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Chapter 1

STEREOTYPE THREAT CHAPTER 1.docx

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Department
Psychology
Course
PSY100H1
Professor
Dwayne Pare
Semester
Winter

Description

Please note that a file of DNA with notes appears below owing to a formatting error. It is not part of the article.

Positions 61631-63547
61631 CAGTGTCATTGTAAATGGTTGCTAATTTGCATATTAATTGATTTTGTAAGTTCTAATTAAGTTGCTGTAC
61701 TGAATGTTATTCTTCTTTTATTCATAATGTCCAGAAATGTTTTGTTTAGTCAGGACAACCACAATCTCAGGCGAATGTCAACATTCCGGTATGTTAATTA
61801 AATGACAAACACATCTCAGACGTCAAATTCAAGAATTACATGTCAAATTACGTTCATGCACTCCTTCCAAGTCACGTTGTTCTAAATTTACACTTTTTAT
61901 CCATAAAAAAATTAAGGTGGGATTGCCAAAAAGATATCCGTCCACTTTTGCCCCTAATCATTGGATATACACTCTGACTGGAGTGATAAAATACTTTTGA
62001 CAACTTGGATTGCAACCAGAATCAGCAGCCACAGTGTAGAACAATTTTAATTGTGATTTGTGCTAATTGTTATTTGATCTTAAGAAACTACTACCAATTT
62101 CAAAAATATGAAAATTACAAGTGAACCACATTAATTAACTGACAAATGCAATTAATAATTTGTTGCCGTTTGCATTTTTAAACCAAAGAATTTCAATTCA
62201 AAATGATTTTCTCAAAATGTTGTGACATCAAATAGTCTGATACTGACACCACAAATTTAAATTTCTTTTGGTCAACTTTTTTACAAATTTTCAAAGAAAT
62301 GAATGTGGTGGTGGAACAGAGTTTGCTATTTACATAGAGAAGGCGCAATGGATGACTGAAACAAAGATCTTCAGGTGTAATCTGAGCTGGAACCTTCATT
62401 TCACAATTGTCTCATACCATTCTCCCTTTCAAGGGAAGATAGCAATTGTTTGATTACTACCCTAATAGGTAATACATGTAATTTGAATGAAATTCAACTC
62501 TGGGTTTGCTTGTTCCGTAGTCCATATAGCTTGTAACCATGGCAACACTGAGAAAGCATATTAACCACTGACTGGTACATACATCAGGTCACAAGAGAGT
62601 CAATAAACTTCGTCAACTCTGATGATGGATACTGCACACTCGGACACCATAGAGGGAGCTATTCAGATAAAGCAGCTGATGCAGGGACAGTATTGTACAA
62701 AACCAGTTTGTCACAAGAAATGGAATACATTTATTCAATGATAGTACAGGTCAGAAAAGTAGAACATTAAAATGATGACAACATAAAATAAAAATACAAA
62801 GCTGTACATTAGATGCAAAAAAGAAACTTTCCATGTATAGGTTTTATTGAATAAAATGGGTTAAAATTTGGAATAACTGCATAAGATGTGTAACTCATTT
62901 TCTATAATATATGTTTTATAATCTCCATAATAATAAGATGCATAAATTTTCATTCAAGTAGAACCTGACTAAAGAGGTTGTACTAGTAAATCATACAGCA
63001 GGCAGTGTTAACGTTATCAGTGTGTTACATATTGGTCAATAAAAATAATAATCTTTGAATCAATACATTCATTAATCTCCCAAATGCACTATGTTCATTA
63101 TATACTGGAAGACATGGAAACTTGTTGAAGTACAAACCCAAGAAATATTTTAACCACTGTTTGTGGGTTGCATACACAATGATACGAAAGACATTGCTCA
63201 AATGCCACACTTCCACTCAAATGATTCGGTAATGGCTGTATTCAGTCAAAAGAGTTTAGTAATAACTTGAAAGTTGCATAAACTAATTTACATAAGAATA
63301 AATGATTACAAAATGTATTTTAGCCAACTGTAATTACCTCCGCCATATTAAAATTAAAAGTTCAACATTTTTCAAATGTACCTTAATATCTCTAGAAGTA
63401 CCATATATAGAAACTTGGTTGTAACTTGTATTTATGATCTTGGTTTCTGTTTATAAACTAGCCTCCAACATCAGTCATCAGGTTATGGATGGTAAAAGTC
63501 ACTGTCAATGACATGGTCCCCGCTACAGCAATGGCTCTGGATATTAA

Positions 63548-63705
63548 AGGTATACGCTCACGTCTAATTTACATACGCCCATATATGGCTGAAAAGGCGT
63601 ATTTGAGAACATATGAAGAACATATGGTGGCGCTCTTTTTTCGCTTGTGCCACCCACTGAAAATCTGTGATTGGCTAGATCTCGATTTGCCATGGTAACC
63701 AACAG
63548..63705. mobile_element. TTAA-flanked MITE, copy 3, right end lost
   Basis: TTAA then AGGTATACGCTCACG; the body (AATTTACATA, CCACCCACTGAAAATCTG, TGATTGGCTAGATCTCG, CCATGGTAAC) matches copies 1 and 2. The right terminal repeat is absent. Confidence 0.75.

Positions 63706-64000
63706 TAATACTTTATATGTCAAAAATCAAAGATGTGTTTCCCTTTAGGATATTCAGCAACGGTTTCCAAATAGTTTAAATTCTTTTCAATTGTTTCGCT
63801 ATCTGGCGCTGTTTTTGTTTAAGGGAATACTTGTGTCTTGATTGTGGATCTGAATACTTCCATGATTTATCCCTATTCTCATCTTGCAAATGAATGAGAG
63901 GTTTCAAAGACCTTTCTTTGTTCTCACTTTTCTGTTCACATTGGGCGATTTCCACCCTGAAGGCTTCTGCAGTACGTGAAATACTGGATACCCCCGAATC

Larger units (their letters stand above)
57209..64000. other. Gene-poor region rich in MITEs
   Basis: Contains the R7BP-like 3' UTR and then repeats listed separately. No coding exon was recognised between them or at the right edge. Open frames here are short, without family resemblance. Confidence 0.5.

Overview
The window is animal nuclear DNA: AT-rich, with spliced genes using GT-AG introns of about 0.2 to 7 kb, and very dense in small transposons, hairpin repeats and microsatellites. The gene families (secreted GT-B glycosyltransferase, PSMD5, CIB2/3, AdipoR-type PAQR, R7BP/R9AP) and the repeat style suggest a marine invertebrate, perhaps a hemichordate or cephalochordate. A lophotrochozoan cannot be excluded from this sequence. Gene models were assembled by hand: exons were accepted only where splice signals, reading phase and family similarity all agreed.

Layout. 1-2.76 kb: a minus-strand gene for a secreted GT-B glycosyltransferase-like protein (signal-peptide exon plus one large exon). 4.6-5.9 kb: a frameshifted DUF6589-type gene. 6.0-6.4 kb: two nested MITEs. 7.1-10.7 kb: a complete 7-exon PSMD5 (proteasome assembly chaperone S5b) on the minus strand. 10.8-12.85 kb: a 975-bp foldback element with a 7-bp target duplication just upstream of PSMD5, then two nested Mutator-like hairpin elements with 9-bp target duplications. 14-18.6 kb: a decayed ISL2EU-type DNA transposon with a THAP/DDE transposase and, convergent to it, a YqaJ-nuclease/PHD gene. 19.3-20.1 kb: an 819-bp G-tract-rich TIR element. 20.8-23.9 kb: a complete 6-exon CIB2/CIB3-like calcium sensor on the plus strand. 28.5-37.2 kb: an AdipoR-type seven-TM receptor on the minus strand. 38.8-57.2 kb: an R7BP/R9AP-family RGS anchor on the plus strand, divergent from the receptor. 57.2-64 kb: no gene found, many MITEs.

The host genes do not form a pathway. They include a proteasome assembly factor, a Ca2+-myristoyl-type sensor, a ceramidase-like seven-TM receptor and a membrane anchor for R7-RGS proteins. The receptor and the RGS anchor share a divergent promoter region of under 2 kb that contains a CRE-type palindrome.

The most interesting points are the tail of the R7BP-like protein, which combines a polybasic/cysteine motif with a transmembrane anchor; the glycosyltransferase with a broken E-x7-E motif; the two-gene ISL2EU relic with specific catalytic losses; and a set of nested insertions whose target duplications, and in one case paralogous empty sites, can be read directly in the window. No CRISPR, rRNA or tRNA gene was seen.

STEREOTYPE THREAT CHAPTER 1: Introduction stereotype threat seeks to identify how factors in the immediate performance situation contribute to if not create the appearance of systematic differences in ability  Interest in these effects is not restricted to academic circles but has gained broad recognition in popular press with applications beyond education to intergroup interactions, organizational behavior and clinical diagnoses  Countries around the world have schools and factories with a mixture of ethnicies, races, genders and religious affiliations  This is enhanced by technological advances that enable global communication, collaboration and education  Many countries have come to embrace human rights and egalitarian principles of equal opportunity extended to each and every member of that society  With increases in academic and economic opportunity came the promise of greater intergroup harmony and elimination of group disparities in academic performance, career opportunities and levels of advancement o Promise has not been met  Blacks and latinos continue to trail whites in measures of reading and mathematics at all ages  Achievement gap has narrowed, but race gap hasn’t changed in a significant way since 1990  Measurable progress hasn’t been made in performance in 2 decades  Not an American phenomenon b/c data indicates that similar gaps occur across the world whether black-white achievement gaps in Canada, socioeconomic groups in france, Christian muslim gaps in Netherlands or ashkenzi-sephardic gaps In Israel  Similarities seen in gender gap in math and science achievement  Gender gap in math in hgihschool is narrow, but expands in university  Gender gap hasn’t diminished since 1994 despite women now being better highschool students overall, over-representing men in top 10% of their 2010 classes  Women remain a minority in science, ehcnology, engineering, math earning about 25% of the highest degrees despite approaching equality with men in fields of medicine, business and law  Even in fields where women are more evenly represented, there’s still a dearth of women in top leadership positions WHAT CAUSES THE ACHIEVEMENT GAP?  Nature or nurture, biological and genetic explanations vs culture and socialization  Heernstein and murray claim that race gap in academic achievement has at its root real biological differences that contribute to variation in IQ  Blacks and latinos perform worse than whites b/c they are genetically endowed with inferior intelligence  Same could be said for women in maths and science – have an inferior intrinsic aptitude  Nurture o Racial, ethnic and religious minorities and women are products of sociocultural environments that frustrate development of appropriate skills, values and motivation needed for success o Being raised in a low income fam which is highly associated with race means having less access to educational resources, health care and nutrition, both of which contribute to lower academic performance  Cultural and socialization pressures may contribute to the gap o Mothers are more likely to encourage their sons than daughters to work hard in math and science despite evidence indicating that their daughters are as skilled in these domains as their sons  Shared presumption b/w nature and nurture: o Majority of our population due to their gender, racial or ethnic background lacks potential to achieve academic and career success to same degree as their white and asian male counterparts  Whether due to biology or accrued effects of upbringing, people belonging to marginalized groups have less ability  Evidence most often the subject of debate – scores on standardized tests of intelligence or achievement is a valid and unbiased indicator of a person’s true ability  After controlling for cultural bias in selection and construction of test items, research suggests that race differences persist even after controlling for SES  Even culturally fair and valid measures can still be subject to variables that systematically impair performance for some individuals and not others  Even if we could match students on genetic predispositions, educational background and personal values, something in the situation itself be that the testing center, laboratory or boardroom holds marginalized groups back from reaching their full potential  Something = existence of social stereotypes o Stereotypes asserting intellectual inferiority of marginalized groups creates a threatening intellectual environment for stigmatized individuals – climate in which anything they say or do could be interpreted through lens of low expectations  Stereotype threat can interfere with intellectual functioning and academic enagement, setting stage for later differences in educational attainment, career choice and job advancement STEREOTYPE THREAT  Situational predicament in which individuals are at risk by dint of their actions or behaviors of confirming negative stereotypes about their group  Resulting sense that one might be judged in terms of a negative stereotype in the air  b/c AAs are well aware of the negative stereotypes about their intellectual ability, whenever they are in a situation requiring them to disply said ability like a test situation, they may fear confirming the stereotype  ironically, the fear of the stereotype confirmation can hijack the cognitive systems required for optimal performance and result in low test performance  if situations themselves are creating or magnifying group differences in performance, then black college students should perform much better when the situation is cast in a less stereotype relevant way  AAs performed better on a set of verbal ability problems when they were described as a simple lab task than when they were described as a diagnostic measure of intelligence  Stereotype thr